Historical Understanding and
The Judenrat as Epistemological Vantage
The difficulty inherent in describing Nazism—or, more precisely, in representing the mass extermination in historiographical terms—reflects the basic unimaginability of the event itself. Such an observation would be trivial if this problem of describability and representation did not have a powerful epistemic dimension: one directly bound up with the entire question of understanding Nazism. Moreover, the remarkable debate between Martin Broszat and Saul Friedländer on the historization of the Nazi era has underscored just how narrow the boundaries indeed are of a descriptive mode aimed at achieving historiographical understanding, Verstehen:1 a considerable theoretical and analytic effort is necessary before any effort to historicize Nazism can begin.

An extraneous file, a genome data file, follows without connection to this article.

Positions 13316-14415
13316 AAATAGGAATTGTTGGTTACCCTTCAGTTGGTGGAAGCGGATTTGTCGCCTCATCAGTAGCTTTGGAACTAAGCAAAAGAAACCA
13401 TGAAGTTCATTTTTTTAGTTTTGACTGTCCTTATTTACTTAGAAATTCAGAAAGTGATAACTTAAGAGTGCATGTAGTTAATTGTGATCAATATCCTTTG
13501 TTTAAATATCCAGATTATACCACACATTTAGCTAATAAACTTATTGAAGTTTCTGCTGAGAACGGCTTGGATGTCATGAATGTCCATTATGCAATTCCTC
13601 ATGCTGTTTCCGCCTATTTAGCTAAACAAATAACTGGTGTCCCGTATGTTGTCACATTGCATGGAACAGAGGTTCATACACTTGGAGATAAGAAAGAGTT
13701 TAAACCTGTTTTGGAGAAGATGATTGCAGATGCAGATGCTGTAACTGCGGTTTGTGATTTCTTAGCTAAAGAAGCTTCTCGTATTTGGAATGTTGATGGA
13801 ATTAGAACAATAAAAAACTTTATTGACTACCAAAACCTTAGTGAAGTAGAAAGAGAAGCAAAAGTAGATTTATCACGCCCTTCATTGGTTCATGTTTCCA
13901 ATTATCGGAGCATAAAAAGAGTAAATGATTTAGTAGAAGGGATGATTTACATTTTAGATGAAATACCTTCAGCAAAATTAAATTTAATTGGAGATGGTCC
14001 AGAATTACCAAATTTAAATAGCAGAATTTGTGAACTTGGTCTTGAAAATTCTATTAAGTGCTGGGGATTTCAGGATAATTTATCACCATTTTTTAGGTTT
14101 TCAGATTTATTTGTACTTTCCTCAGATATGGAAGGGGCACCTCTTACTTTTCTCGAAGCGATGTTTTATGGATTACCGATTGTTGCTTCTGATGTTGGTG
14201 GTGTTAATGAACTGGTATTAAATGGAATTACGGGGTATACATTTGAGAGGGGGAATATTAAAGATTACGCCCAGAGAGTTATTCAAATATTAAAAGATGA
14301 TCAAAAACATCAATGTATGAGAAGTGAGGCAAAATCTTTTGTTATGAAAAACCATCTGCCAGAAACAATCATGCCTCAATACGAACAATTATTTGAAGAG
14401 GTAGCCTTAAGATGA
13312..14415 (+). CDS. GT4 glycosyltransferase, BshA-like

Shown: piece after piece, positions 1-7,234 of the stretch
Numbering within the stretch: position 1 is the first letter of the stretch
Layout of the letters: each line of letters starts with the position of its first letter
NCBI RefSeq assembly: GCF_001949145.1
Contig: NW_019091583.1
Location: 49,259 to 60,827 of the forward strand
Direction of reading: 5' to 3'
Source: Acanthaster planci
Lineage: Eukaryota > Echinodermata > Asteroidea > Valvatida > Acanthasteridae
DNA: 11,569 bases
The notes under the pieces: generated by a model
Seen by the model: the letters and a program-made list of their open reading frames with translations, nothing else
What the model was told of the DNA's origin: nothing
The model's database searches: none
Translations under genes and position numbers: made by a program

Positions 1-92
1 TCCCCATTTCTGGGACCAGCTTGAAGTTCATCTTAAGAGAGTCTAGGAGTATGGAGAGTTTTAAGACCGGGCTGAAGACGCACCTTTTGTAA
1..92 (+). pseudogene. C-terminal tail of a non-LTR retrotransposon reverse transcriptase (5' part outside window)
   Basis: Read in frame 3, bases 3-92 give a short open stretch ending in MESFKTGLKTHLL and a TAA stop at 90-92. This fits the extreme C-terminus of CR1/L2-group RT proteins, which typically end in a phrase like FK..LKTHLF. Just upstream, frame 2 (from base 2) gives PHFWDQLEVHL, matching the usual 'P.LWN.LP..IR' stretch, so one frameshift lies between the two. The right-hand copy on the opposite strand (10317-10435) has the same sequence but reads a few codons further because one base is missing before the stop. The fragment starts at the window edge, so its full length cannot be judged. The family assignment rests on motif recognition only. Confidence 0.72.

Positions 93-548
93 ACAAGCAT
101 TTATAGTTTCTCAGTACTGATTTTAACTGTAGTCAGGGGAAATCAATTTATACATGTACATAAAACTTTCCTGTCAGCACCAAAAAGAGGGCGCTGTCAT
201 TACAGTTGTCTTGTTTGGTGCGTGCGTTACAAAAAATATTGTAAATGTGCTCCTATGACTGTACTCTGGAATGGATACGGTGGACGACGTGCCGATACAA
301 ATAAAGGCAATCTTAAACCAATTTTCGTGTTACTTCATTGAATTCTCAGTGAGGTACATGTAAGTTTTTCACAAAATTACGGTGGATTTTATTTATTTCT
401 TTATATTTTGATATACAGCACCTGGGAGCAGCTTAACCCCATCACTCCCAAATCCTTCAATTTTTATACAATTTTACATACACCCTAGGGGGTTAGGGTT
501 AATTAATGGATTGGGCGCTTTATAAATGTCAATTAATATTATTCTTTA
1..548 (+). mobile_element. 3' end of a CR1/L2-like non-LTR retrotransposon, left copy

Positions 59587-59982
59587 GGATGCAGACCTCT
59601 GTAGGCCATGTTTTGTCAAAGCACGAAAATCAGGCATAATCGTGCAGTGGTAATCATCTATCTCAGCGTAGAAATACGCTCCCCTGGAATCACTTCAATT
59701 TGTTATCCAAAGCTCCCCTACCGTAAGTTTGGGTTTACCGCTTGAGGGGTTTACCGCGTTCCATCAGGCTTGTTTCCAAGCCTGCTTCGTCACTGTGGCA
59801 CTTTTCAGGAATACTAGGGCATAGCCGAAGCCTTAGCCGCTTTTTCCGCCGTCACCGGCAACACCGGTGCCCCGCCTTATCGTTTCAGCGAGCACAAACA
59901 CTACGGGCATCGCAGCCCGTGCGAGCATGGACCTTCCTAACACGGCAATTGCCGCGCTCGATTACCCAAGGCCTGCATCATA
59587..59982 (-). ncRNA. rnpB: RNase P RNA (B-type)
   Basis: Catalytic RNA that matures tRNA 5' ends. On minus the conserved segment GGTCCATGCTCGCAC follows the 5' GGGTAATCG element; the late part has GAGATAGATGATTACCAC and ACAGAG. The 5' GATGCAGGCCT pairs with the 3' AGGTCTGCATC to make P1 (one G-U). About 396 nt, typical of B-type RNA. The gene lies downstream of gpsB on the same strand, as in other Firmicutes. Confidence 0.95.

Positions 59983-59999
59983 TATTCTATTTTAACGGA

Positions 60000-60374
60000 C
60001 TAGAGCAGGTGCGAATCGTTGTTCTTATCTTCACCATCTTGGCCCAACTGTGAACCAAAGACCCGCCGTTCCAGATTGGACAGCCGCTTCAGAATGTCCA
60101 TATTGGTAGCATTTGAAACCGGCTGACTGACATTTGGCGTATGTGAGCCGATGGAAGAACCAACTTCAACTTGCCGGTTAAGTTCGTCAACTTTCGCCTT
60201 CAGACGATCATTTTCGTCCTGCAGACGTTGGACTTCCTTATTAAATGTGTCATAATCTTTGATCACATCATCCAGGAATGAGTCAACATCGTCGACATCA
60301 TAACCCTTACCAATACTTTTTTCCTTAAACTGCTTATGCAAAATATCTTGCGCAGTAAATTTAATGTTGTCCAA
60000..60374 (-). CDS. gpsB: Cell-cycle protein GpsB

Beginning with Droysen if not sooner, historical research has proceeded on the assumption that a Verstehen-oriented reconstruction of a historical, hence social, context is possible only under one condition: when the reconstruction can be subjectively meaningful for the observer; 2 when he or she can rely on what is familiar from previous experience. Moreover, this project of experientially based comprehension must not be in conflict with the dictates of reason. 3 Such a notion of Verstehen as a process in which conclusions are drawn about an internal motive on the basis of external evidence relies on the assumption that the historian proceeds in the same way as the agent making history. 4 Or to formulate it differently, that both historical reconstruction and the action of the historical subject rely, in similar fashion, on reason. 5 In short, we have an assumption that the anticipated, logical connection between explanans and explanandum is fully functional in the process of understanding. 6 From this perspective, the meaningfulness of a dia-